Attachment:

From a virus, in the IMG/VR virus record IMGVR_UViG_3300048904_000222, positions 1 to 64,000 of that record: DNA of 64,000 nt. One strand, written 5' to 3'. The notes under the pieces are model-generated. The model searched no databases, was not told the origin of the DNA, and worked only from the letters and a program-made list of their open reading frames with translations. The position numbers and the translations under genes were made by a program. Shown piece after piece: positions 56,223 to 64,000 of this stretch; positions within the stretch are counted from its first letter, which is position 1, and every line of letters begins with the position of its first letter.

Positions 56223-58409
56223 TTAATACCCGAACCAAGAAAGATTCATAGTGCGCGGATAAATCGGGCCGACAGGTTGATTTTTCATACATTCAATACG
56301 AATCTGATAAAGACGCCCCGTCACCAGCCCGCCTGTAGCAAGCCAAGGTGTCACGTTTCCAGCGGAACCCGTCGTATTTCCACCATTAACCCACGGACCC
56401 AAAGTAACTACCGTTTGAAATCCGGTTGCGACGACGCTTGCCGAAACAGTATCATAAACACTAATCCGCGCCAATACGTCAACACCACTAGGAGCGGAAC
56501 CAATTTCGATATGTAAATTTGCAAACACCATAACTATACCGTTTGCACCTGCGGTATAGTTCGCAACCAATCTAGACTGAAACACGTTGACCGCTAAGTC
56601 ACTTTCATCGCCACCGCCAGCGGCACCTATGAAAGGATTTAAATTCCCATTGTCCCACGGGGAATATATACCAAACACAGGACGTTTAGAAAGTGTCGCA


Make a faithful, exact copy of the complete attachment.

From a virus, in the IMG/VR virus record IMGVR_UViG_3300048904_000222, positions 1 to 64,000 of that record: DNA of 64,000 nt. One strand, written 5' to 3'. The notes under the pieces are model-generated. The model searched no databases, was not told the origin of the DNA, and worked only from the letters and a program-made list of their open reading frames with translations. The position numbers and the translations under genes were made by a program. Shown piece after piece: positions 56,223 to 64,000 of this stretch; positions within the stretch are counted from its first letter, which is position 1, and every line of letters begins with the position of its first letter.

Positions 56223-58409
56223 TTAATACCCGAACCAAGAAAGATTCATAGTGCGCGGATAAATCGGGCCGACAGGTTGATTTTTCATACATTCAATACG
56301 AATCTGATAAAGACGCCCCGTCACCAGCCCGCCTGTAGCAAGCCAAGGTGTCACGTTTCCAGCGGAACCCGTCGTATTTCCACCATTAACCCACGGACCC
56401 AAAGTAACTACCGTTTGAAATCCGGTTGCGACGACGCTTGCCGAAACAGTATCATAAACACTAATCCGCGCCAATACGTCAACACCACTAGGAGCGGAAC
56501 CAATTTCGATATGTAAATTTGCAAACACCATAACTATACCGTTTGCACCTGCGGTATAGTTCGCAACCAATCTAGACTGAAACACGTTGACCGCTAAGTC
56601 ACTTTCATCGCCACCGCCAGCGGCACCTATGAAAGGATTTAAATTCCCATTGTCCCACGGGGAATATATACCAAACACAGGACGTTTAGAAAGTGTCGCA